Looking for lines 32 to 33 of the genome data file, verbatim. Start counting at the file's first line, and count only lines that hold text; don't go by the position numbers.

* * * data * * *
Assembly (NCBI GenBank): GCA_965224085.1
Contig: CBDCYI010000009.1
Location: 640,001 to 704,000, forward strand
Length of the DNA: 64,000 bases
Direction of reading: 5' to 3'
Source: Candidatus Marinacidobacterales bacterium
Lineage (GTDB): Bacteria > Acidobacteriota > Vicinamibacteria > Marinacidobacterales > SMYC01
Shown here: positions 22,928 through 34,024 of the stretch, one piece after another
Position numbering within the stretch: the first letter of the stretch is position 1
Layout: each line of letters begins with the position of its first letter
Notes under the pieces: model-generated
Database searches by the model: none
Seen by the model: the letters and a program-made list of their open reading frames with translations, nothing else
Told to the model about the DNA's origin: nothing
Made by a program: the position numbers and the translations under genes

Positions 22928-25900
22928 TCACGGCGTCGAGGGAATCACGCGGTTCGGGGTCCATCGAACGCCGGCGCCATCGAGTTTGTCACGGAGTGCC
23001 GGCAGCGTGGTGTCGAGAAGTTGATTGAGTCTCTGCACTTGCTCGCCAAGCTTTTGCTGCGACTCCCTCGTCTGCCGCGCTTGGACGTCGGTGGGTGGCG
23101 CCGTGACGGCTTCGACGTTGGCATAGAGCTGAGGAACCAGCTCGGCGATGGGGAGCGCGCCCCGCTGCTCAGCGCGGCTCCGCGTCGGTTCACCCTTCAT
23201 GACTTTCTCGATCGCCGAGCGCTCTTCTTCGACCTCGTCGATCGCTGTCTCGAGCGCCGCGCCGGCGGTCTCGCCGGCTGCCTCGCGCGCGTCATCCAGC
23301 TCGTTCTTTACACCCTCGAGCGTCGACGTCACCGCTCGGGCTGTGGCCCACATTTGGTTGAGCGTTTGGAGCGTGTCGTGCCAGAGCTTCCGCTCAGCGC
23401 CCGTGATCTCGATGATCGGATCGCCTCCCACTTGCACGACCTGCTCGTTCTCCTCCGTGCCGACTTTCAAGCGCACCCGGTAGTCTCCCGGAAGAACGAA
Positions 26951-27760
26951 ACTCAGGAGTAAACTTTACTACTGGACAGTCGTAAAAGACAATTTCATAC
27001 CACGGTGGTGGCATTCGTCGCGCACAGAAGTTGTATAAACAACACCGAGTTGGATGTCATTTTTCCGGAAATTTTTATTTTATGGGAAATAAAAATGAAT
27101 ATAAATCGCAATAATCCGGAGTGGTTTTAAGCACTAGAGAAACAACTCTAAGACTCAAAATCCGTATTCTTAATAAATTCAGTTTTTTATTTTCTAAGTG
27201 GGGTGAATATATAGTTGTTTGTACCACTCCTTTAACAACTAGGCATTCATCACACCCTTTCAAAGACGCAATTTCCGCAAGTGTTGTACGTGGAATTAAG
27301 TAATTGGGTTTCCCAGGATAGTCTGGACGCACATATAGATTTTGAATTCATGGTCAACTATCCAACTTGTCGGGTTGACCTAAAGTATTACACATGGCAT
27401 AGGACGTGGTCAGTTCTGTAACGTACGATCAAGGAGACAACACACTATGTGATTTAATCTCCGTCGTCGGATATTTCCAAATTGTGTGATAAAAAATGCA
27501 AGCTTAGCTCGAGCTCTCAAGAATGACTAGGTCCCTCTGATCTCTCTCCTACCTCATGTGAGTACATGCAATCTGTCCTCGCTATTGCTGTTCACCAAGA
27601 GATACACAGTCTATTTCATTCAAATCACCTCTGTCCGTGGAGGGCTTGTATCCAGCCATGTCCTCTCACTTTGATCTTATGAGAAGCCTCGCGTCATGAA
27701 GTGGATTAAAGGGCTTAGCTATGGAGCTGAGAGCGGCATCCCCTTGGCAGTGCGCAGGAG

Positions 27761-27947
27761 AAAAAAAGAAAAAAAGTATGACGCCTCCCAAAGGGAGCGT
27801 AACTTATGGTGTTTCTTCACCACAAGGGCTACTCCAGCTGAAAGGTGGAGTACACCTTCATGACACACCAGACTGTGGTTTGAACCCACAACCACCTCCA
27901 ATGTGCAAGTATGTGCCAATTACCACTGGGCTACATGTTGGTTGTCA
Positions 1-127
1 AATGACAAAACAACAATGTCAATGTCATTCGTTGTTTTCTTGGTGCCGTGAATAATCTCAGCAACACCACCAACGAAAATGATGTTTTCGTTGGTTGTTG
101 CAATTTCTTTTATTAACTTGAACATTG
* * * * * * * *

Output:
27701 GTGGATTAAAGGGCTTAGCTATGGAGCTGAGAGCGGCATCCCCTTGGCAGTGCGCAGGAG

Positions 27761-27947